AFP
Wire Service
1 minute read
4 Jun 2021
4:34 pm

Putin wants Europe to pay for Russian gas in euros, not US dollars

AFP

While the US dollar is essential for international trade, it makes Russia more vulnerable to sanctions from Washington. 

Russian President Vladimir Putin participates via video link in a ceremony to launch the construction of a third reactor of the Turkish nuclear power plant built by Russia's energy giant Rosatom, in Moscow on 10 March 2021. Picture: Alexey Druzhinin /Sputnik/AFP

President Vladimir Putin said Friday that European nations should pay for Russian gas in euros, as the Kremlin moves to dump the dollar following rounds of US sanctions.

“The euro is completely acceptable for us in terms of gas payments. This can be done, of course, and probably should be done,” Putin said at the Saint Petersburg International Economic Forum.

The Russian leader’s comments come a day after his economy ministry announced it was dropping the dollar from its National Wealth Fund (NWF) and shifting to other currencies.

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The Kremlin has for years worked to wean the economy off the dollar and Russian state-owned energy companies have been turning to non-dollar settlements.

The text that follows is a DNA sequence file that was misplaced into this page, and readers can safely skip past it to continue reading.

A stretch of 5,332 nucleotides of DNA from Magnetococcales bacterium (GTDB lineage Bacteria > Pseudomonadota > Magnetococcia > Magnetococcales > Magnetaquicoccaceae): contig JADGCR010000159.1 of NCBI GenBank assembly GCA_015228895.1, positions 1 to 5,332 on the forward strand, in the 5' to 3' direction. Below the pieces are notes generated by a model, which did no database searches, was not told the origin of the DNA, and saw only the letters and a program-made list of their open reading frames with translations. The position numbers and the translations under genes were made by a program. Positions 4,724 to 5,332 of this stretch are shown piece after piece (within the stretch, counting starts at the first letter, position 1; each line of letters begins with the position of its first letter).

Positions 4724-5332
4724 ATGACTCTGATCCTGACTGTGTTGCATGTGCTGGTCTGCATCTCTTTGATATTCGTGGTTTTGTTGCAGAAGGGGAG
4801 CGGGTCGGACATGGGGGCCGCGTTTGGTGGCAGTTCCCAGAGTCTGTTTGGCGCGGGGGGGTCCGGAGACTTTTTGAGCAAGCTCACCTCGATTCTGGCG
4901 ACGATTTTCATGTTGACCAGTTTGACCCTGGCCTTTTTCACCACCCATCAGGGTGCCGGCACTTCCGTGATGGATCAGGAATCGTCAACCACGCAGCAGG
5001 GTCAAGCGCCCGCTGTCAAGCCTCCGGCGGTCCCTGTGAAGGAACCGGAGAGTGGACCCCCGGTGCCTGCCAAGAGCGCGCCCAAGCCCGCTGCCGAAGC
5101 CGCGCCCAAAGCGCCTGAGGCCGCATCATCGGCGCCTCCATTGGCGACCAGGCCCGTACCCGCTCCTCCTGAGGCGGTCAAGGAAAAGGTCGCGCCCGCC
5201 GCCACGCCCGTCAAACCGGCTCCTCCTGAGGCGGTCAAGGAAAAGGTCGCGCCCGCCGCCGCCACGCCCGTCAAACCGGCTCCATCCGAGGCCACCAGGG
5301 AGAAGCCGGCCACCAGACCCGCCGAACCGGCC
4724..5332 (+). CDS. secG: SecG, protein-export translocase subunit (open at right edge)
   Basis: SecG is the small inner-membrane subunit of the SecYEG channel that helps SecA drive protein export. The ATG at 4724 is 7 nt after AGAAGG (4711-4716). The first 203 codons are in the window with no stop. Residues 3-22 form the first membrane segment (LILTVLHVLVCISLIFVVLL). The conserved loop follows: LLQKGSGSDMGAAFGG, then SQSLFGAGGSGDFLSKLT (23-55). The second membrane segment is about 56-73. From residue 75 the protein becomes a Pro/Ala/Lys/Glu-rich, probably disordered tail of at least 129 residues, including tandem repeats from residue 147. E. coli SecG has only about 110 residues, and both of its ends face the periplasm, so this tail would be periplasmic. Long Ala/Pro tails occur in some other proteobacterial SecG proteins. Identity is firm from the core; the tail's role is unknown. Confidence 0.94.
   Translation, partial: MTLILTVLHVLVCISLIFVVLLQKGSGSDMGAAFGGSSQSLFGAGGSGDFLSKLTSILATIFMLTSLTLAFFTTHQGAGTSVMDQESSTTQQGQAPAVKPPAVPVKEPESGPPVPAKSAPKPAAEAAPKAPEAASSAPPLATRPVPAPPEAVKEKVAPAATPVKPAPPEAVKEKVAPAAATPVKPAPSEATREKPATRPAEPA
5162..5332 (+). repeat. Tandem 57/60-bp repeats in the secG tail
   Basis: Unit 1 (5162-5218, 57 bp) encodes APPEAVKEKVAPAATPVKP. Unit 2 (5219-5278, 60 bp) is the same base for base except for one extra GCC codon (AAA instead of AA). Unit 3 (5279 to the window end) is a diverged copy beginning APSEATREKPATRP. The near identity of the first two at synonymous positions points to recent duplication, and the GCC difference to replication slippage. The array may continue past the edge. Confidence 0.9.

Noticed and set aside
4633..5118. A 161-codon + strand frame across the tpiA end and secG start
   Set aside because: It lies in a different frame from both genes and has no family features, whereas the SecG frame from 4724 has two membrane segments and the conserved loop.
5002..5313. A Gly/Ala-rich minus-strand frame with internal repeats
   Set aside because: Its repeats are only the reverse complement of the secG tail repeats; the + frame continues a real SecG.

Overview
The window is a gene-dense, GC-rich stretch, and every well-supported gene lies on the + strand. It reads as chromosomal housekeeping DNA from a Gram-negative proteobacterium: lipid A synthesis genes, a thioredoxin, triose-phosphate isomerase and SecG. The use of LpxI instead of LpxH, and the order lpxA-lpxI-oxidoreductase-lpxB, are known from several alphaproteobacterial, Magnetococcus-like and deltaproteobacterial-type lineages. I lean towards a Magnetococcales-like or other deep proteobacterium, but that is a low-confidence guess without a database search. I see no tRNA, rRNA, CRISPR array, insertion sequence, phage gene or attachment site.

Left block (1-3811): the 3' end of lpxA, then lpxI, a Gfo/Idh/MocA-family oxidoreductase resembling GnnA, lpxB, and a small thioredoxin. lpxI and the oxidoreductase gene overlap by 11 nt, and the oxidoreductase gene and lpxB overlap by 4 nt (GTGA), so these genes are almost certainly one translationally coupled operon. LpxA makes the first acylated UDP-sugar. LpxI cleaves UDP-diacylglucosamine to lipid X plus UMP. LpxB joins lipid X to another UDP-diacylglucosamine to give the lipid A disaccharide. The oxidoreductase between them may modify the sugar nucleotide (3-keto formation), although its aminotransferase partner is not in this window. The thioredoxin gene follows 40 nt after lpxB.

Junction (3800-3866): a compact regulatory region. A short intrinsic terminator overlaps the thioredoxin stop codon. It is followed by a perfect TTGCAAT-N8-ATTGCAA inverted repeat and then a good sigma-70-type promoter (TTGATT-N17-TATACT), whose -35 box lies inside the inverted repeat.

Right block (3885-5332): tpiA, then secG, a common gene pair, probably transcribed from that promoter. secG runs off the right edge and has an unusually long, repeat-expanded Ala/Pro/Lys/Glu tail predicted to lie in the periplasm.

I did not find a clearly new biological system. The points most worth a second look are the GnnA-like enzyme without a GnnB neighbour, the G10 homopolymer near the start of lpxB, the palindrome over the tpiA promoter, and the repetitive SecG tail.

The economy ministry said that from May 20 the share of dollar assets in the fund had been reduced to zero percent from 35 percent.

Finance Minister Anton Siluanov said the euro will make up 40 percent of the fund, with 30 percent in yuan and 20 percent in gold.

The British pound and the Japanese yen will make up five percent each.

Some economists said the move was designed to send a signal to Washington ahead of a summit between Russian leader Vladimir Putin and US President Joe Biden on June 16.

The face-to-face meeting in Geneva comes amid the biggest crisis in ties between the two countries in years, with tensions high over a litany of issues including human rights, election meddling, Ukraine, and Belarus.

Moscow has been reducing the share of its dollar holdings since the West imposed sanctions on Russia following the annexation of Crimea in 2014.

While the US dollar is essential for international trade, it makes Russia more vulnerable to sanctions from Washington.